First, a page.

examines the relationship between land development patterns and
      vehicle miles traveled (VMT) in the United States to assess whether
      petroleum use, and by extension greenhouse gas (GHG) emissions, could
      be reduced by changes in the design of development patterns. The
      report estimates the contributions that changes in residential and
      mixed-use development patterns and transit investments could make in
      reducing VMT by 2030 and 2050, and the impact this could have in
      meeting future transportation-related GHG reduction goals.

      Read Report Summary @

      For the full report, please visit http://www.nap.edu/topics.php?topic=294

      Policy Research Working Paper 5017-Lock-in Effects of Road Expansion
      on CO2 Emissions: Results from a Core-Periphery Model of Beijing

      In the urban planning literature, it is frequently explicitly asserted
      or strongly implied that ongoing urban sprawl and decentralization can
      lead to development patterns that are unsustainable in the long run.
      One manifestation of such an outcome is that if extensive road
      investments occur, urban sprawl and decentralization are advanced and
      locked-in, making subsequent investments in public transit less
      effective in reducing vehicle kilometers traveled by car, gasoline use
      and carbon dioxide emissions. Using a simple core-periphery model of
      Beijing, the authors numerically assess this effect. The analysis
      confirms that improving the transit travel time in Beijing's core
      would reduce the city's overall carbon dioxide emissions, whereas the
      opposite would be the case if peripheral road capacity were expanded.
      This effect is robust to perturbations in the model's calibrated
      parameters. In particular, the effect persists for a wide range of
      assumptions about how location choice depends on travel time and a
      wide range of assumptions about other aspects of consumer

      Read the full paper @

      Cities and Social Equity: Inequality, Territory and Urban Form

      Cities and Social Equity is a report by the Urban Age research team
      with commissioned pieces from Ipsos MORI, United Nations Institute for
      the Prevention of Crime and the Treatment of Offenders (ILANUD), the
      Centre for Metropolitan Studies (CEM), Getúlio Vargas Foundation (FGV)
      and the Faculty of Architecture and Urbanism at the Mackenzie
      Presbyterian University. In 2008, the Urban Age undertook and
      commissioned research on the five largest cities in South America (São
      Paulo, Rio de Janeiro, Buenos Aires, Bogotá and Lima). With a combined
      population of nearly 60 million and dramatic growth in recent decades,
      these five cities are places of mix, change and extreme polarization
      which can be destabilizing, inhumane and wasteful of resources. Cities
      and Social Equity assesses the impact of inequality in an urban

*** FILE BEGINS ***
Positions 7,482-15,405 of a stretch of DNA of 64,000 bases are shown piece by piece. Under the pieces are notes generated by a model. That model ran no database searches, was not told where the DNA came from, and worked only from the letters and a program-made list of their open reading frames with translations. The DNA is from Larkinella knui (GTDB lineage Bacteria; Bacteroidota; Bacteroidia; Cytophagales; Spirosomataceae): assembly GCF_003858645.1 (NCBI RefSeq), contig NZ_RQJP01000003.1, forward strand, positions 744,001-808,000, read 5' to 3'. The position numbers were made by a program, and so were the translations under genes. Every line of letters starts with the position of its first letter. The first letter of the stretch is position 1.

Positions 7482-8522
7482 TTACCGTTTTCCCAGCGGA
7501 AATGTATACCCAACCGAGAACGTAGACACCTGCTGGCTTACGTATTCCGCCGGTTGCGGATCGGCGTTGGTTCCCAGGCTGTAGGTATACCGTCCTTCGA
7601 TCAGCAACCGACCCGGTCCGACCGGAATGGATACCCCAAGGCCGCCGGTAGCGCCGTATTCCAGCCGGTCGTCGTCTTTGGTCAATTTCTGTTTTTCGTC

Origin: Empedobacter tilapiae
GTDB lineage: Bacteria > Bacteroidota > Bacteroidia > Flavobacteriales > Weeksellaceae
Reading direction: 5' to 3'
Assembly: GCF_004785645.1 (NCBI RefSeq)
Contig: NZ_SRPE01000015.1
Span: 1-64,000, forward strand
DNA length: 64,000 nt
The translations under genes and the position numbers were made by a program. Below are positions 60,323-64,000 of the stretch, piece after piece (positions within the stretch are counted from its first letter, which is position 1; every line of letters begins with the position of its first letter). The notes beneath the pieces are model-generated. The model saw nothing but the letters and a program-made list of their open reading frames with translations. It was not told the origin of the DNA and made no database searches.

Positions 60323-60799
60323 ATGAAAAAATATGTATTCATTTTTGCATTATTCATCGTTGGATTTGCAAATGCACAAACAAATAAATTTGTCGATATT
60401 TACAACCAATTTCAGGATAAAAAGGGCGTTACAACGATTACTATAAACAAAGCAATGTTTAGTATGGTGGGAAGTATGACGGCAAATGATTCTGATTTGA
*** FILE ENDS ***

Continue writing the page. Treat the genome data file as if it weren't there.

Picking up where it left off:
context with comparative research and data collection in the five
      cities (including innovative mapping of inequality to identify the
      pockets of privilege and deprivation in each city). While the research
      work commissioned in the report has a specific focus on the problems
      facing São Paulo, the region's pre-eminent city, their findings have
      wider resonance for cities throughout the world.

      Read more @ http://www.urban-age.net//publications/reports/southAmerica/

      * * * *

      5th International Marketing Conference - Successfully marketing
      public transport, 7-9 October 2009, Lisbon, Portugal

      8th International Conference of EASTS, 19-October, 2009, Surabaya

      Accident Prevention: Road Safety Measures 4th IRF Regional Conference
      on Road Safety, 23 October 2009, New Delhi, India

      2nd MENA Public Transport Congress and Showcase , 25-27 October 2009,
      Doha, Qatar

      TRAINING PROGRAMME, 8th Training Programme for Public Transport
      Managers, 16-18 November 2009, Belfast

      Urban Mobility India - 2009, 3-December 2009, New Delhi

      TRB 89th Annual Meeting, 10 January, 2010, Washington DC

      * * * CONTRIBUTE * * *

      To contribute articles, news items, or event announcements for the
      next issue, send an email with the complete details and URL source to
      suma-news-owner@... with subject "FOR SUMA NEWS". Past
      issues can be found at http://groups.google.com/group/suma-news

      * * * ABOUT SUMA * * *

      The Sustainable Urban Mobility in Asia (SUMA) program is supported by
      the Asian Development Bank through a grant from Swedish International
      Development Cooperation Agency. SUMA is implemented by the Clean Air
      Initiative for Asian Cities Center (www.cleanairnet.org/caiasia), in
      partnership with EMBARQ - the World Resources Institute Center for
      Sustainable Transport (http://embarq.wri.org), GTZ Sustainable Urban
      Transport Project ( www.sutp.org), Interface for Cycling Expertise
      (www.cycling.nl), Institute for Transportation and Development Policy
      (www.itdp.org), and United Nations Center for Regional Development